|MORNING PICK-ME-UP: PINE NUT AND DATE BUNS|
I don't drink alcohol, but I do use it in cooking and baking. It leaves a hint of flavour but not a very strong boozy content.
So I wasn't worried that I would be tipsy before work when I decided to include rum-soaked dates in some buns I was planning to have for breakfast. These buns are based on the pignola, a bread I first read about in Linda Collister's book Bread: From Ciabatta to Rye. This is how she describes it:
A rich, sweet, light-textured Italian breakfast bread flavoured with oranges. It is made with pine nuts and hazelnuts in Southern Italy and with almonds in Sardinia. The nuts are generally toasted for maximum flavour.
I searched around for more information, but even The Oxford Companion to Italian Food only had a reference to the nut (pinoli, pignoli, pinocchi) and to its uses in sweets, sauces, ice creams and tonics ("...good for aches and pains, beneficial to the stupid and paralytic, clearing up ulcers, and coughs..,", according to Mattioli) but nothing about the bread it gives its name to. Online sources have many references to pine nut cookies, and strangely, all the bread recipes that appear seem to be sourced from Linda Collister or adapted from her recipe.
There is no sugar in this recipe, except for the liberal dusting of icing sugar on the buns after they bake, so any sweetness comes from the dried fruit and orange juice (if using). Since I use rum, my buns aren't all that sweet and since they already have quite a bit of butter in them, I spread on jam. But I like them "bare" as well.
The texture of this bun is a cross between bread and a scone. I don't know if that is how it should be, but I like the contrast of medium soft crumb and creamy pine nuts. I think the dates had been over-macerated (I forgot about them and left them soaking in rum for four days!) and got mashed into the dough during the kneading.
Since these buns are Italian-inspired, I think another way to use them is in an ice cream sandwich, which, if I'm not mistaken, is a common snack in the southern part of Italy where their wonderful gelato is scooped into a sweet bun, like brioche. The nuts and fruit in pignola would complement the ice cream nicely. However, a whole bun may be too big for the snack so I would probably just use half.
This is submitted to YeastSpotting.
This is submitted to YeastSpotting.
Based on the Pignola recipe in Bread: From Ciabatta to Rye. Makes 8 large buns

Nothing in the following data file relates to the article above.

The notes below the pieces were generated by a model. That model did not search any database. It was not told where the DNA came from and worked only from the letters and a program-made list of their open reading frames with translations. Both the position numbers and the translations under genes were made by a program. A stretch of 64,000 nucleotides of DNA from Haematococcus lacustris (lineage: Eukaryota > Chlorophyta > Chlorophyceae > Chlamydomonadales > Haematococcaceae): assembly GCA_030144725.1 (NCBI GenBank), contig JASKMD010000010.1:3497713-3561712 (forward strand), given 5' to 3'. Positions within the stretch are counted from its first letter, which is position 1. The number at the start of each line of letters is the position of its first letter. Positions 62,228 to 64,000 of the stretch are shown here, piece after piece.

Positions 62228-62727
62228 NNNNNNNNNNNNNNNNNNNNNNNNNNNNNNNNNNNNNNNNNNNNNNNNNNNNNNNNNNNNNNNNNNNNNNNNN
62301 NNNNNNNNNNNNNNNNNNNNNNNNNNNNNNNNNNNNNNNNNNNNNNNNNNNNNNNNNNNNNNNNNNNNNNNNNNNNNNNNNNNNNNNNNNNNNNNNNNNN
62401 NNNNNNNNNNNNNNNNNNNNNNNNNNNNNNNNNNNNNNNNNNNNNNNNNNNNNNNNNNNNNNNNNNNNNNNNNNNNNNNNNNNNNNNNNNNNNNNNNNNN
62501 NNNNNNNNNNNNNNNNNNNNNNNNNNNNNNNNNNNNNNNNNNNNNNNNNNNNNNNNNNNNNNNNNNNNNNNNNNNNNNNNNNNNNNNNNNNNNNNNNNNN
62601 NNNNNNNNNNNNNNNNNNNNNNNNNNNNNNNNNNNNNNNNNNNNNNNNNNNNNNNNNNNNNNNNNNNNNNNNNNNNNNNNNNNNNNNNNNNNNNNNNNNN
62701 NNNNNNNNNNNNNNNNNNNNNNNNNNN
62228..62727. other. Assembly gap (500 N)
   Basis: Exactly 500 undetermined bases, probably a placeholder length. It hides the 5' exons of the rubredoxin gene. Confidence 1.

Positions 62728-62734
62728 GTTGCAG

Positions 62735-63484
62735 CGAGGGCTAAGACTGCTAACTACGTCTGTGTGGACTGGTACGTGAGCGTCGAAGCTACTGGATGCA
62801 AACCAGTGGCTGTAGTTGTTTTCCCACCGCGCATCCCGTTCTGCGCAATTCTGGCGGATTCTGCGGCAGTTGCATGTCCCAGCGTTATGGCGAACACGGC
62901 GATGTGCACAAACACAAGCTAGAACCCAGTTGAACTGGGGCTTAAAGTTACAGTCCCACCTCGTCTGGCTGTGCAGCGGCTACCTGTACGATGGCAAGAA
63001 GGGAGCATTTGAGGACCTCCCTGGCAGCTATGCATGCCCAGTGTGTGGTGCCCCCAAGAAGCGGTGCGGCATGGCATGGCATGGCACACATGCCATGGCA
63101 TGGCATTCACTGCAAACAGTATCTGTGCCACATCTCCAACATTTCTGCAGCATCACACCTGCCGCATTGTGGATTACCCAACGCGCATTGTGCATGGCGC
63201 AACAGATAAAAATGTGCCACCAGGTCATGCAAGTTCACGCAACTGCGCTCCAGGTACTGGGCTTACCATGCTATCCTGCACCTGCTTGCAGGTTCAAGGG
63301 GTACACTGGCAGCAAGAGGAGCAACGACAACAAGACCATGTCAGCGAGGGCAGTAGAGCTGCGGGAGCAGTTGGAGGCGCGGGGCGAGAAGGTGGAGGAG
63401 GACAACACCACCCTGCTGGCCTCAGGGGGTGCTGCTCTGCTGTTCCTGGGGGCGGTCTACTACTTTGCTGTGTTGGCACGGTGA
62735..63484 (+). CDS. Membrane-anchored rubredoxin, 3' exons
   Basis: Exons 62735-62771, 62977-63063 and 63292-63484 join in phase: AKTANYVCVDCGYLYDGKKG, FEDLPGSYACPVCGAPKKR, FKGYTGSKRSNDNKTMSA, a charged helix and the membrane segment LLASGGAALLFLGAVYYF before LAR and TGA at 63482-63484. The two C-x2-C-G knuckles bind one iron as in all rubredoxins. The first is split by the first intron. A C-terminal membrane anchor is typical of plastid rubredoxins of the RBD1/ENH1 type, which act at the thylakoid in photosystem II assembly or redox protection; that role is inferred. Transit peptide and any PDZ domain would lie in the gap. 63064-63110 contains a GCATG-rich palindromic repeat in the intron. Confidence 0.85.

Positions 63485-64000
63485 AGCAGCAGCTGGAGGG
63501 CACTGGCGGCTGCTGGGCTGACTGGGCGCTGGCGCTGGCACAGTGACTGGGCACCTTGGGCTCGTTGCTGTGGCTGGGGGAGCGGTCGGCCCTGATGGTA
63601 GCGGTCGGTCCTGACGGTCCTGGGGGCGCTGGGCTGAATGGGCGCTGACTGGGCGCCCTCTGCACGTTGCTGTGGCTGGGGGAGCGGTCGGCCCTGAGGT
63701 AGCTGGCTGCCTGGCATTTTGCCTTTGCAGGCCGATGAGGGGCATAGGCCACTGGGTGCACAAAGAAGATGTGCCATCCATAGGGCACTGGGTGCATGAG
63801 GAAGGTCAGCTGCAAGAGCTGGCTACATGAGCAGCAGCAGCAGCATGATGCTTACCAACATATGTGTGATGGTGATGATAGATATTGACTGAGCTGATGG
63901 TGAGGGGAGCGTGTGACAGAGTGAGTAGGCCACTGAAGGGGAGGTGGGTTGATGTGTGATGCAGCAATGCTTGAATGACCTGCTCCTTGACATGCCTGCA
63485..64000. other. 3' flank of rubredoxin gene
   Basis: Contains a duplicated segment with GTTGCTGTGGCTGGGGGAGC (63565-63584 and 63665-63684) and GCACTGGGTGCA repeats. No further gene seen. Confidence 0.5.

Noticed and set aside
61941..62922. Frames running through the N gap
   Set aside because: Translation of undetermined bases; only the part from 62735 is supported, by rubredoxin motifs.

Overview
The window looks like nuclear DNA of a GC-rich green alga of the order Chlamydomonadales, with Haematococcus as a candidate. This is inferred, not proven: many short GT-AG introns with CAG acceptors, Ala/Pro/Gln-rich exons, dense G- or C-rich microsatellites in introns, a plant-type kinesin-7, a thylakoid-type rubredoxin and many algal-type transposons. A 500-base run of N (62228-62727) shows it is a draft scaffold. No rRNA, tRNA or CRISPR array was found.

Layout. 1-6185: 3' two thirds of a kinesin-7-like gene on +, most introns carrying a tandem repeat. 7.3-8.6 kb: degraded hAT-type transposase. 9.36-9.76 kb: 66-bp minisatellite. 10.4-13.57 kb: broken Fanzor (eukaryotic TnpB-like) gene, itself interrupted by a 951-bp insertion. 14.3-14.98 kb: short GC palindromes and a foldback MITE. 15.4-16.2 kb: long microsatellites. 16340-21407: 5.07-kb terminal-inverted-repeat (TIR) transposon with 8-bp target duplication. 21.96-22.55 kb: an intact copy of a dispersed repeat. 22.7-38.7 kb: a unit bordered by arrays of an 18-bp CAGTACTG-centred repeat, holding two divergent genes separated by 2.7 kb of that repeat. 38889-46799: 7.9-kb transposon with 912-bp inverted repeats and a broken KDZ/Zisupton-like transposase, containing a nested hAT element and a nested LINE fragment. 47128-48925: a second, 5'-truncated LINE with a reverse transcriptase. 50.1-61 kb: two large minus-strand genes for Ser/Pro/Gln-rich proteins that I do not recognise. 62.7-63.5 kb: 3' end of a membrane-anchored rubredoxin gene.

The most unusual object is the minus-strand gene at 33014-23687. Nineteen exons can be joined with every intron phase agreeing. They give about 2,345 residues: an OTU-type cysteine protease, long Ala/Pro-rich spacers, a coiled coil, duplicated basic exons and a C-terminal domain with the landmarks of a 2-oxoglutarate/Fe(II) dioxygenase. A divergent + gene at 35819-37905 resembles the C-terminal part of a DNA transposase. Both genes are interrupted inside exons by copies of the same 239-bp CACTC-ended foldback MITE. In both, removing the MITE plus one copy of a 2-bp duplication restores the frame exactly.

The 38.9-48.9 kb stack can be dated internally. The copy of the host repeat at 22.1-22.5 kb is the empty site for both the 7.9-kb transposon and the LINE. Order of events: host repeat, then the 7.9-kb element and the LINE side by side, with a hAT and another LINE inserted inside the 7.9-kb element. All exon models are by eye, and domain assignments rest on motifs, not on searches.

100g dried dates, quartered
3 tbsp dark rum¹
400g unbleached strong white bread flour
1 tsp sea salt
150g unsalted butter, diced
2¼ tsp (7g) easy-blend dried yeast
2 medium eggs, beaten
2 tbsp tepid water
30g almond halves², lightly toasted in a dry frying pan
100g pine nuts, lightly toasted in a dry frying pan
Icing sugar, for dusting
Put the dates and rum in a bowl and soak overnight.
Next day, mix the flour and salt in a large bowl. Rub the diced butter into the flour with the tips of your fingers until the mixture looks like coarse crumbs. Sprinkle the dried yeast on the mixture and stir in until combined.
Make a well in the centre and add the beaten eggs, rum-soaked date mixture (the dates would have absorbed the rum and there will be very little liquid) and tepid water. Gradually work in the flour to make a very soft, slightly sticky dough (almost like a drop cookie dough). If there are dry crumbs in the bowl, or the dough seems dry and tough, work in a little more tepid water, 1 teaspoon at a time.
Turn the dough out onto a lightly oiled work surface. Knead for 5 minutes. It will be soft and pliable but not as sticky. Return it to the bowl, place bowl in a large plastic bag (or cover with cling film) and let rise in a warm place until doubled in size, about 3 hours, or overnight in the refrigerator.
Turn out the risen dough onto a lightly oiled work surface, sprinkle with the nuts and gently work them in. When they are evenly distributed, divide the dough into 8 equal portions, shape them into balls and pat them into rounds about 7cm wide and 2.5cm thick³. Set well apart on a greased baking sheet. Slip the baking sheet into a large plastic bag, inflate slightly, tie the opening with a rubber band to seal, then let rise in a warm place until doubled in size, about 1 hour. Allow longer if the dough has been refrigerated.
Meanwhile, preheat the oven to 190°C.
Uncover the dough and bake in the preheated oven until the buns are golden brown and sound hollow when tapped underneath, about 15 minutes. Transfer to a wire rack, dust liberally with icing sugar and let cool.
Eat within 4 days or freeze for up to 1 month.
¹ Instead of rum, use the grated zest and juice of 2 oranges.
² Instead of halved almonds, use whole hazelnuts.
³ The dough can also be shaped as a large loaf. After the nuts have been worked in, shape the dough into a ball and pat into a round 20cm in diameter and 3.5cm thick. Baking time is about 35 minutes.